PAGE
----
What I’m hoping to bring is some energy. I’d like to bring some optimism, because I believe that the organization is pivoting from a lot of changes that happened about two plus years ago.

Let’s not be naive about this — there will continue to be some growing pains and challenges with some of the centralization. But, I think I would hope to bring with me some of that optimism, understanding that we’re trying now to pivot into the future.

verna yiu

I like to think about what’s coming ahead, so that we can plan ahead and position the university and continue to position it within the top five in Canada and higher.

Q: What is your biggest priority going to be as interim provost for the next two years?

Yiu: Number one, I talked about the students and I am really serious about that. It’s not lip service. I like to act because for me, actions speak louder than words. It’s really about making sure that we’ve got the appropriate focus and attention on student experience, and along with that comes enrolment.

Fun Question: What is your favourite building on campus?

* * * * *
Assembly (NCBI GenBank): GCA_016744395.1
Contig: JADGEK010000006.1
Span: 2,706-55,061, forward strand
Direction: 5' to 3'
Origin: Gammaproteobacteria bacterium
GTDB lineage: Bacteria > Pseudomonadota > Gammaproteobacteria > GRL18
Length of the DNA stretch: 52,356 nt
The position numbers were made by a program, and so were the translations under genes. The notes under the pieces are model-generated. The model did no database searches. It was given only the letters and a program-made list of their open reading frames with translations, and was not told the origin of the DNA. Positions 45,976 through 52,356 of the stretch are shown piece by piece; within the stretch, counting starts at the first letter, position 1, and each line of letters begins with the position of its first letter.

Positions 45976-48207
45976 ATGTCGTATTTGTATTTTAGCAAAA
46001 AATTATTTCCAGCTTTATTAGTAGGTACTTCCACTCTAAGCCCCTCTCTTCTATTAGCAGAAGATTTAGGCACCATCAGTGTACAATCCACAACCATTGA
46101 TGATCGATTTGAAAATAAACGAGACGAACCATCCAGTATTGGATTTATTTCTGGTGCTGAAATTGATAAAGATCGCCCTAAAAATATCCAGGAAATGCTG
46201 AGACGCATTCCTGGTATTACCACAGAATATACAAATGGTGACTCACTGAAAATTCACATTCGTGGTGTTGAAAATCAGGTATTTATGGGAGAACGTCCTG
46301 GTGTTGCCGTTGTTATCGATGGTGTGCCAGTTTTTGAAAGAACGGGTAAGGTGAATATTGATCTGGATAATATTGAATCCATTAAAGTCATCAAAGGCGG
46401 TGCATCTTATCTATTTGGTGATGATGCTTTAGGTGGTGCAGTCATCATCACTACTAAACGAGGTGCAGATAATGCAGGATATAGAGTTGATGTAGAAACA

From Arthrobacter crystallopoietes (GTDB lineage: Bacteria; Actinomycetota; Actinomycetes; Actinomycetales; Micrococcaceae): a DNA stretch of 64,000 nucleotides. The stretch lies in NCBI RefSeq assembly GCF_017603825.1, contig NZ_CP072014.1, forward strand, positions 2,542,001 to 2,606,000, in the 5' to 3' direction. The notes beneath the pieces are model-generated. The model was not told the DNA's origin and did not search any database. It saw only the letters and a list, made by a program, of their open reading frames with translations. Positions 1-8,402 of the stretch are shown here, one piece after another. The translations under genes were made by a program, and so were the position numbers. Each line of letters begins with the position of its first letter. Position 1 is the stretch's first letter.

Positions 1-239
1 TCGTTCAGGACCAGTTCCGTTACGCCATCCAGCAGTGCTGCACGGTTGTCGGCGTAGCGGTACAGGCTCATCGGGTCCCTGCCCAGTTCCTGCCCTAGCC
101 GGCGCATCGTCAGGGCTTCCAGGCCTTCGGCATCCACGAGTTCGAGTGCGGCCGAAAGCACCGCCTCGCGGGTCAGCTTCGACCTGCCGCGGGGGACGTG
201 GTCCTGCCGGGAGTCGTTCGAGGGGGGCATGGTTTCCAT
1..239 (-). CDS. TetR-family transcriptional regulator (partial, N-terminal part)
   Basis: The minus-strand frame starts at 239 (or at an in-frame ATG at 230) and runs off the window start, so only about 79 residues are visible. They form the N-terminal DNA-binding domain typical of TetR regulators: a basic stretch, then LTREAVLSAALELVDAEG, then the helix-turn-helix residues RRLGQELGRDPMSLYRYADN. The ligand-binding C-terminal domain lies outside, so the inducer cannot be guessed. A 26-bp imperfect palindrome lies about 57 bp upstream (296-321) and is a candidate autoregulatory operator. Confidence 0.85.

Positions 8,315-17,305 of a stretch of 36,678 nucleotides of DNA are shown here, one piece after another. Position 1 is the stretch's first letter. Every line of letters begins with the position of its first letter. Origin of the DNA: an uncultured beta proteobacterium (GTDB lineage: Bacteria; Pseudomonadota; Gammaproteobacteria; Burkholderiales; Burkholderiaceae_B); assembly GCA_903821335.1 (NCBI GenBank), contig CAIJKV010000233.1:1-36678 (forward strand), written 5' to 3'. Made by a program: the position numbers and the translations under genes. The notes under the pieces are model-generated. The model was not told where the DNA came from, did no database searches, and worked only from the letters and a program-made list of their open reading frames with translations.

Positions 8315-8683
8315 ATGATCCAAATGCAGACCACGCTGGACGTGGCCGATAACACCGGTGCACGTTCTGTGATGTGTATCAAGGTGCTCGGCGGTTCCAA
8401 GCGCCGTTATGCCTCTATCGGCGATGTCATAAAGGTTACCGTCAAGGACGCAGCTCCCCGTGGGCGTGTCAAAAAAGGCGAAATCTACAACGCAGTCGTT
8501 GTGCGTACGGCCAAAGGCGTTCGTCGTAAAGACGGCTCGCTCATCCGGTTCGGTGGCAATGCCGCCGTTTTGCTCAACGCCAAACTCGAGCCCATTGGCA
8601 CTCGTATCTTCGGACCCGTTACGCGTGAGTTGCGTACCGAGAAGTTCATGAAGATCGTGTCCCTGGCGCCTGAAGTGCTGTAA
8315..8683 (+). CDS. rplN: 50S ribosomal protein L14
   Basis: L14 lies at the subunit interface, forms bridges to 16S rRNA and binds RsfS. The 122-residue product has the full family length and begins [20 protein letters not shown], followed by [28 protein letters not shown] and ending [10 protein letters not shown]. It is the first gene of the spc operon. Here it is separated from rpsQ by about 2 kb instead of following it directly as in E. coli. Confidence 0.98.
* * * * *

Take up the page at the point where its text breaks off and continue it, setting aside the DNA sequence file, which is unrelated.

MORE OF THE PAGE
Yiu: I love the new University Commons. I [love] the front part of the old Dentistry/Pharmacy Building looking exactly the same as it did when I started as a medical student here, and then seeing the back of it and [saying], ‘oh my goodness, you’re kidding. This is actually what the building is.’

That is what I hope we can continue to strive for, which is preserving the history of our 100-plus year anniversary university, but knowing that it actually is moving into [the] future. For me, that building is symbolic of how we’re going to be seeing ourselves going to the next 100 years.

NOTE: This interview was conducted July 25, 2022.

Jin He

Jin previously served as the 2021-22 Production Editor at The Gateway. She also had a brief stint as 2022-23 Production Editor. She is in her first year studying pharmacy. If not sleeping, she can often be found supporting local artisans, obsessing over e-sports, and sporting some wicked earrings.

Related Articles

Back to top button